Japanese language (Nihongo)
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[Step.1] Basic structure of Japanese

The order of sentence element in Japanese

The order of sentence element in Japanese is basically the following.

Subject - Object, Complement - Verb group

Subject is usually put at the top of sentence.
But it is sometimes put at the other position, and it is even omitted when the subject is obvious.

On the other hand, verb group is always put at the end of sentence.

What is "verb group"?.

There are various auxiliary verbs in Japanese.
They are the words adding various nuance to the verb.
For example, negation, past tense, politeness, passive, causative, etc.

In English, auxiliary verb is put as a word in the sentence.
In Japanese, one or two auxiliary verbs are often joined after a verb with inflection, and they are perfectly united.

So I call it as "verb group" for convenience of explanation in this site.

But that may be the most complicated and difficult part of Japanese.

The order of object and complement between subject and verb group is free.

In addition, you can insert various adverbs and adverbial phrases at the part freely.

Particle defines a sentence element

As above, the order of sentence element in Japanese is relatively free.
Because, each sentence element is defined by a "particle".

Particle is a part of speech in Japanese, and is like "postposition".
It is mainly put after noun or pronoun, and the length of word is short.

The particles defining a sentence element are the following.

  • Subject = wa (), ga (), mo ()
  • Direct Object = o ()
  • Indirect Object = ni ()

If you know these, you can make a Japanese sentence.

By the way, there are three particles for subject.
Of course, you need to use them properly.
Basically, "wa" is used, but I write about them in the other page.

In addition, the Japanese characters of "wa" and "o" are different from original character.
They have been traditionally used.

Most basic structure of Japanese sentence

I show two sentence patterns.


Direct Object
Indirect Object
Verb Group
... masu.


Verb Group

Pattern-A is the most basic sentence with object.
Of course, if you need not use the object, you can omit them.

To make a Japanese sentence, you have only to put any noun or pronoun into the space before the partcle "wa", "o" or "ni".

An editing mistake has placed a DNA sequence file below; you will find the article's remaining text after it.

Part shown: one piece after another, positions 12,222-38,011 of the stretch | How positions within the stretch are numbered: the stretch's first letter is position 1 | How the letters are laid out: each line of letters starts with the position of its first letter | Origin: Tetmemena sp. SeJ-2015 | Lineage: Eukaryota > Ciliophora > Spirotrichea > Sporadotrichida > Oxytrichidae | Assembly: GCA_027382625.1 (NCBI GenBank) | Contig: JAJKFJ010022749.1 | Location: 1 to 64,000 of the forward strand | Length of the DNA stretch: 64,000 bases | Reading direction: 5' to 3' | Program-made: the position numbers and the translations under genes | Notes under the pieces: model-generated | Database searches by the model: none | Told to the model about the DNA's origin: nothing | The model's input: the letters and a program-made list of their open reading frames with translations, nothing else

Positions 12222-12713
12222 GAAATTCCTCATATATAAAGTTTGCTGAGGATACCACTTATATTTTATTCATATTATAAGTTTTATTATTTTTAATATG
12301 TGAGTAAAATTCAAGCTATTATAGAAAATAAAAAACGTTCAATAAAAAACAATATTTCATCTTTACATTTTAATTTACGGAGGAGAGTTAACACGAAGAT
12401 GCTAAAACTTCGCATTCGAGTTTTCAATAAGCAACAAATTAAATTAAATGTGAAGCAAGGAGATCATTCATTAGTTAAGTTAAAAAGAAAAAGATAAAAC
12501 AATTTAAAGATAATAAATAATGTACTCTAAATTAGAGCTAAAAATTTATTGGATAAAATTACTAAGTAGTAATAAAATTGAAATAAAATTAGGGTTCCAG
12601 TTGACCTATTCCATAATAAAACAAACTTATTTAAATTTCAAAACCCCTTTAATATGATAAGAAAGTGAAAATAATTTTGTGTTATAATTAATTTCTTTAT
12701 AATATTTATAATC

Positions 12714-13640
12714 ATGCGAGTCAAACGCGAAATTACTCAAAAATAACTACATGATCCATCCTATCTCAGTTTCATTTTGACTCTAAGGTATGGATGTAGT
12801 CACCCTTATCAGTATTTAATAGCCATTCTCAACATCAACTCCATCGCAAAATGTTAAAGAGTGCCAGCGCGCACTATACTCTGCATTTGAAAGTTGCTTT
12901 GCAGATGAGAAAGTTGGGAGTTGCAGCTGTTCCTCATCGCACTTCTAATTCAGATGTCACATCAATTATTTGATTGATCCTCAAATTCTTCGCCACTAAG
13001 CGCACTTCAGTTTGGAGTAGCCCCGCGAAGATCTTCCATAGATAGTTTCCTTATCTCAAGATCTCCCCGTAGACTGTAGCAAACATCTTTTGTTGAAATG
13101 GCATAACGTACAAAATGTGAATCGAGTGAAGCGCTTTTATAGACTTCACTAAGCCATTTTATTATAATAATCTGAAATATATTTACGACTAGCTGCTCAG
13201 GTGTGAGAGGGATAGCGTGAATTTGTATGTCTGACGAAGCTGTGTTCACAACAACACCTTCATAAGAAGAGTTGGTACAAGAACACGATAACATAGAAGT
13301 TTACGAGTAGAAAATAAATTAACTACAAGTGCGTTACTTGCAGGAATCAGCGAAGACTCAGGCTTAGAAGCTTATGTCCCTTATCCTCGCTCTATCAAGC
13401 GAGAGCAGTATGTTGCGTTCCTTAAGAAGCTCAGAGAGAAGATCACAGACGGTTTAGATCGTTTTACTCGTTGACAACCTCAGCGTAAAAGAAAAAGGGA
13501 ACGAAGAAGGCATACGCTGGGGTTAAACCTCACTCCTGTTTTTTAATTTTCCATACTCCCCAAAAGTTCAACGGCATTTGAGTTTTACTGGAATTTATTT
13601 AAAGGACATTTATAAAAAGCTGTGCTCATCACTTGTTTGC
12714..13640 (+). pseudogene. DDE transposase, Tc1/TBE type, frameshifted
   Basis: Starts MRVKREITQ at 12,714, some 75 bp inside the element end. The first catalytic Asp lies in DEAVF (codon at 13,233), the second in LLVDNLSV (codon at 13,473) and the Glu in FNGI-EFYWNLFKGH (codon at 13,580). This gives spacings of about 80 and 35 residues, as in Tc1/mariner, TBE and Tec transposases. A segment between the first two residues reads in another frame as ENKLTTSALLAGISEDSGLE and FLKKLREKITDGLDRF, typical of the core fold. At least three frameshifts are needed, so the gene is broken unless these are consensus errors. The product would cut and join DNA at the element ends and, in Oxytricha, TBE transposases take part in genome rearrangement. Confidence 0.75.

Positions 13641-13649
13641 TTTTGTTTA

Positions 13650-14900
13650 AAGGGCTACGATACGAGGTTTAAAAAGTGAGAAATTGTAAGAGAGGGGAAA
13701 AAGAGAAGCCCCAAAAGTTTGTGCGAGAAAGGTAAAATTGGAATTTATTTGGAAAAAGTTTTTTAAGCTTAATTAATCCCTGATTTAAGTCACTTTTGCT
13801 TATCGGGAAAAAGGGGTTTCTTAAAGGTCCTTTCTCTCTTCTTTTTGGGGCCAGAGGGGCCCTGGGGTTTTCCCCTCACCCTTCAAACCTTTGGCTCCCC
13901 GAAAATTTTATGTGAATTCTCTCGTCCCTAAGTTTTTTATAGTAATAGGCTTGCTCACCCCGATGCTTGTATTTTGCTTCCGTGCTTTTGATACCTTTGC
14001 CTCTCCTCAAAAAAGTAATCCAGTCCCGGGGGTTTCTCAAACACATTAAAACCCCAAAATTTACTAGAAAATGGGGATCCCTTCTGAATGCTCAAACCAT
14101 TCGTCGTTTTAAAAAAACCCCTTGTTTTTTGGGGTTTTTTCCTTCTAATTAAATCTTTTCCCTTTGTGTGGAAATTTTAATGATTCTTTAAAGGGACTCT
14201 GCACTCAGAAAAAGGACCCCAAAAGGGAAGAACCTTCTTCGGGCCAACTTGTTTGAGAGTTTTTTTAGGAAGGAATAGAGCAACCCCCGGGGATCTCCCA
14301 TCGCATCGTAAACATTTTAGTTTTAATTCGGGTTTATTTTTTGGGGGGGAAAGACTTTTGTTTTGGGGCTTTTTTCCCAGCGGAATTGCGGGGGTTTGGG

About verb group, an auxiliary verb "masu" is put.
You have only to put a verb before the "masu".

"Masu" means that the speaker of the sentence expresses politeness.
Therefore, this sentence structure is commonly used for the persons other than your family.

If you use this sentence structure, you are a good speaker of Japanese.

Pattern-B is the sentence with only complement.
It means an equation "Subject = Complement".
(For example, "I am a teacher." means "I = teacher".)

Of course, you have only to put any noun or pronoun into the space.
Even adjective is possible as the complement.

In this pattern, only an auxiliary verb "desu" is put in the verb group.
This is a special auxiliary verb just after the complement, and means assertion with politeness.

Therefore, this is also used frequently.

Let’s use Pattern-A

(Ex.1) I teach her Japanese.

This sentence has both indirect object and direct object.
You can use Pattern-A directly.

I (1st person pronoun) = watashi
her (3rd person pronoun of feminine gender) = kanojo
Japanese (noun) = nihongo
teach (verb) = oshieru

The English verb “teach” is “oshieru” in Japanese.
“Oshieru” is the base form, but when any word is connected after it, the end part of verb changes.

Before “masu”, “oshieru” changes to “oshie”.
(Now, this is an example. Please accept that for what it is.)

Let’s put the words into the boxes of Pattern-A.

Watashi wa nihongo o kanojo ni oshie masu.
Watashi wa kanojo ni nihongo o oshie masu.

As above, the position of direct and indirect objects is free.

(Ex.2) I eat sushi.

This sentence doesn’t have the indirect object.

I (1st person pronoun) = watashi
sushi (noun, Japanese famous food) = sushi
eat (verb) = taberu

The English verb “eat” is “taberu” in Japanese.
“Taberu” is the base form, but it changes to “tabe” before “masu”.

Watashi wa sushi o tabe masu.

Let’s use Pattern-B

Pattern-B has no verb. So it is very easy.

(Ex.3) I am Yumi.

You can use Pattern-B for self-introduction.
The equality is “I = Yumi”.

Watashi wa Yumi desu.

(Ex.4) I am a nurse.

nurse (noun) = kangoshi

In Japanese, there is no article such as “the” and “a”.
In above sentence, the equality is “I = nurse”.

Watashi wa kangoshi desu.

(Ex.5) It is cold in Sapporo.

Sapporo is a big city in Hokkaido Island.
In winter, much snow falls and it is very cold in Sapporo.

In Japanese, when you want to express the attribution or property of the subject, you can connect the subject and the complement including the attribution or property directly by using Pattern-B.
That’s very convenient.

Adjective “cold” is “samui” in Japanese, and “samui” is the base form.
When any word is connected after adjective, the end part of the word changes like verb.
But, when you use Pattern-B, it is OK that you use the base form of adjective directly.

In above sentence, the equality of this sentence is “Sapporo = cold”.

Sapporo wa samui desu.

(Ex.6) Shinkansen runs fast.

Shinkansen is Japanese bullet train.
The maximum speed is 285km/h between Tokyo and Osaka and 320km/h between Tokyo and Shin-Aomori.

“Fast” in above sentence is an adverb but the adjective is also “fast”.
The adjective is “hayai” in Japanese.

Above sentence has a verb “run”.
But the sentence expresses the speed as a property of Shinkansen simply.

In this case, you can use Pattern-B.
You need not translate “run”.
You have only to put the words into the subject and the complement.

The equality of this sentence is “Shinkansen = fast”.

Shinkansen wa hayai desu.

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